Washington Gone Rogue - Does Our Government Still Represent "We The People?"

Washington Gone Rogue - Does Our Government Still Represent "We The People?"
Joe Biden sworn in as President of the United States January 20, 2021

As we near another Presidential Election, it’s easy to focus on the doddering octogenarian who occupies the White House. His falls and foibles are on display daily, so naturally, many of us will associate his failings with the troubles we’re experiencing. Get a new President, this thinking goes, and many of our problems will disappear.

While that may be true to an extent, the fundamental issues we face today have their roots as far back as the 1960s. Then, as today, the real problem was a government that did not represent the people — the social contract upon which this nation was founded was broken. A nation of the people, by the people, and for the people, said our 16th President.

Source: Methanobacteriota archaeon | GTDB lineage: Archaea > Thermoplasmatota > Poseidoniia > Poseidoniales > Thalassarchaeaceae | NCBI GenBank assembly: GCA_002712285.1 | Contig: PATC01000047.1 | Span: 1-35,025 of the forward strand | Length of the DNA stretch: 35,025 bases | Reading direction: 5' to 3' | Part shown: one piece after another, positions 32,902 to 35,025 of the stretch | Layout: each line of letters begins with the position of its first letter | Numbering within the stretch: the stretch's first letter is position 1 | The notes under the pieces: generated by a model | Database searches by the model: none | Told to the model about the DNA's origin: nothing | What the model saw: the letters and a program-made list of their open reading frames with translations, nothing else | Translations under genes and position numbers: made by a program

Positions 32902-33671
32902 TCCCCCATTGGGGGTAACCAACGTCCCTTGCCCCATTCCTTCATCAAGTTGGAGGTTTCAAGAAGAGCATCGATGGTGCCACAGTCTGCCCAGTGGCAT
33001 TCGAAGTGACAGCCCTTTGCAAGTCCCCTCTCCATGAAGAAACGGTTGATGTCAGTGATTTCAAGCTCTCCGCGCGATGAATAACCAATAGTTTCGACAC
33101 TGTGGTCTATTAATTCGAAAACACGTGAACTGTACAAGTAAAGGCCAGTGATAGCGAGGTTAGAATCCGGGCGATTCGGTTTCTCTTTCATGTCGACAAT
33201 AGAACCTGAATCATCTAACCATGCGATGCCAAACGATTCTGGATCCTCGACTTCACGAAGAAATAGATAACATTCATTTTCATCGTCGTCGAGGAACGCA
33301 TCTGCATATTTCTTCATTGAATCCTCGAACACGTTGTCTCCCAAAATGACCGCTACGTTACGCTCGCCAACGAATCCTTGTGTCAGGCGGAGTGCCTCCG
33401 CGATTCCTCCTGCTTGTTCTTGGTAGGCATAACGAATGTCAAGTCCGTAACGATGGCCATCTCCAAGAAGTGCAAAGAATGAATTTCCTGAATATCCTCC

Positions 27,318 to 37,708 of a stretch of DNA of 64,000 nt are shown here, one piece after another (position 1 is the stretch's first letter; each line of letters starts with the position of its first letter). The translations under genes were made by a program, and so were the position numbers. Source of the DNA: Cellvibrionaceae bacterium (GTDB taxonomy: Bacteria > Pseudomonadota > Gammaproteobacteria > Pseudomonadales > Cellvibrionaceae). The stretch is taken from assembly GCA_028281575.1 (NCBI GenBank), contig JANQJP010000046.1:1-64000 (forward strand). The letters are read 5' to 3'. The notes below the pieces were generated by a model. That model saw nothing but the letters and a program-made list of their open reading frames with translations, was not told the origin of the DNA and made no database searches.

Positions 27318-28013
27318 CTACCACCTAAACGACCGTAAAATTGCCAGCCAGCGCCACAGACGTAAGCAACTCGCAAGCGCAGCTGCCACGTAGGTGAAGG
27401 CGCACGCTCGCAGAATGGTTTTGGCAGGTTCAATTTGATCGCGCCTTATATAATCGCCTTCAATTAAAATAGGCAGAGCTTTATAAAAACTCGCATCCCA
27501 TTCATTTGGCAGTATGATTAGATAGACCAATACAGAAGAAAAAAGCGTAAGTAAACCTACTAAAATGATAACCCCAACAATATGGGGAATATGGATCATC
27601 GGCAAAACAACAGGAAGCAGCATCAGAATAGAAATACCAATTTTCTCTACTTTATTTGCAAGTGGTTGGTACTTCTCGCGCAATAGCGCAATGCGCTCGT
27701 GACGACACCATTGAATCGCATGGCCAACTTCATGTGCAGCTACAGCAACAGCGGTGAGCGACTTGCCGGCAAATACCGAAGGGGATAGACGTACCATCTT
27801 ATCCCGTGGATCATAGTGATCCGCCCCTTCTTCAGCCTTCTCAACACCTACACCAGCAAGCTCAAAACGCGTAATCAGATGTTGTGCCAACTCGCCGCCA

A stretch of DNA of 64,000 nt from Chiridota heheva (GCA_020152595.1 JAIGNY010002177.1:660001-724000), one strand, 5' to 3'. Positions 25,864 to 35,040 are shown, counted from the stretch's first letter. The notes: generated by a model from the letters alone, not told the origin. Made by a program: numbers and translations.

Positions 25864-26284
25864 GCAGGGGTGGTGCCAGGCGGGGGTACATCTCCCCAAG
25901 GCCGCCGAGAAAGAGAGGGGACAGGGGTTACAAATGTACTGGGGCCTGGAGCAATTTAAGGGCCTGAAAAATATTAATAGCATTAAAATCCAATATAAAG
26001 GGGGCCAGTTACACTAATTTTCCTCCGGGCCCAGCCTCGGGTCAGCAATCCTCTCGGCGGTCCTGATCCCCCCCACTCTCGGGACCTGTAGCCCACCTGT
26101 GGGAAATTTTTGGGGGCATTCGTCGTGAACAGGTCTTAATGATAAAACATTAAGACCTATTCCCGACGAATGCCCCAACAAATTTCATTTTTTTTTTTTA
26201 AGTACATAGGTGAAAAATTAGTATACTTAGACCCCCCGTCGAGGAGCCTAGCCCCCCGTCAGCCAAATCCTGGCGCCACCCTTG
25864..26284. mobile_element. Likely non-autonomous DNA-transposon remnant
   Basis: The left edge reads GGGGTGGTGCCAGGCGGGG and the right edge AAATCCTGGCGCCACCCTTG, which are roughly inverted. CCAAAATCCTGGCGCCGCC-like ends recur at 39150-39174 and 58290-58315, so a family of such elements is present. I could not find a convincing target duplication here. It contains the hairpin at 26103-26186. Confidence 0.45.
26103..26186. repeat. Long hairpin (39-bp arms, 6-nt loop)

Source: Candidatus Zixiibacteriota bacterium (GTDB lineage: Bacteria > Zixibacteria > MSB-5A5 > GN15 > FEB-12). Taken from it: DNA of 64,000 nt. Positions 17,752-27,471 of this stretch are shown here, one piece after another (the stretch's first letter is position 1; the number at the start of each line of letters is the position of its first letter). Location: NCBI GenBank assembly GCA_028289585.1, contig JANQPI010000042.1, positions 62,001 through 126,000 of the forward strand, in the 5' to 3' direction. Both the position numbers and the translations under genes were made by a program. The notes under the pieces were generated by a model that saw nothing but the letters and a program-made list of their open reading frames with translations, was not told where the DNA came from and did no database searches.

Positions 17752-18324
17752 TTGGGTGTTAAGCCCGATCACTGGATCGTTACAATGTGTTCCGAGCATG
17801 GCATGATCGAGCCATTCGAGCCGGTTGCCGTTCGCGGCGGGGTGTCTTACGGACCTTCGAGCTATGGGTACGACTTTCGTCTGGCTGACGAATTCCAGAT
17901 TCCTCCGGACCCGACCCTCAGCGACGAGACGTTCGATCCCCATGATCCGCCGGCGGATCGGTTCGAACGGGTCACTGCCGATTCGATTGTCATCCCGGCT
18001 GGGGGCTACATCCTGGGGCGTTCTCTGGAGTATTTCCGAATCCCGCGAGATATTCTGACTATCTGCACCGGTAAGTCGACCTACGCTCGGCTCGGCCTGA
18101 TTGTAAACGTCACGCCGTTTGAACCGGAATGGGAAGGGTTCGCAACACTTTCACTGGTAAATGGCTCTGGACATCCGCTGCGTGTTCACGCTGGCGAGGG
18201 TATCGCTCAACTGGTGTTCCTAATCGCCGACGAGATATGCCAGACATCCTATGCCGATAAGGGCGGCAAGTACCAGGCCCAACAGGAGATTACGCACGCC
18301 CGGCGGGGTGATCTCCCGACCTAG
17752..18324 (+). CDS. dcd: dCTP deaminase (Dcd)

Abraham Lincoln succinctly described how the American Government was supposed to work. And for the next century, that was the expectation of “we, the people.” In the words of philosopher John Locke, a contract was established between our government and its citizens. It was a “social contract.” As citizens, we would pay our taxes and obey the government’s rules, while the government would represent our fundamental hopes and objectives.

The government was NOT our ruler but our representative. The concept presupposed that the government would know and understand its citizens. Elections would help establish that representation by placing citizens’ chosen candidate as our President, Senator, or Congressperson.

However, by the 1960s, the country had gone off its rails. Locke’s Social Contract was no longer in effect, as a series of US Presidents, principally Lyndon Johnson and Richard Nixon, took actions that were counter to the goals and desires of a large segment of the population.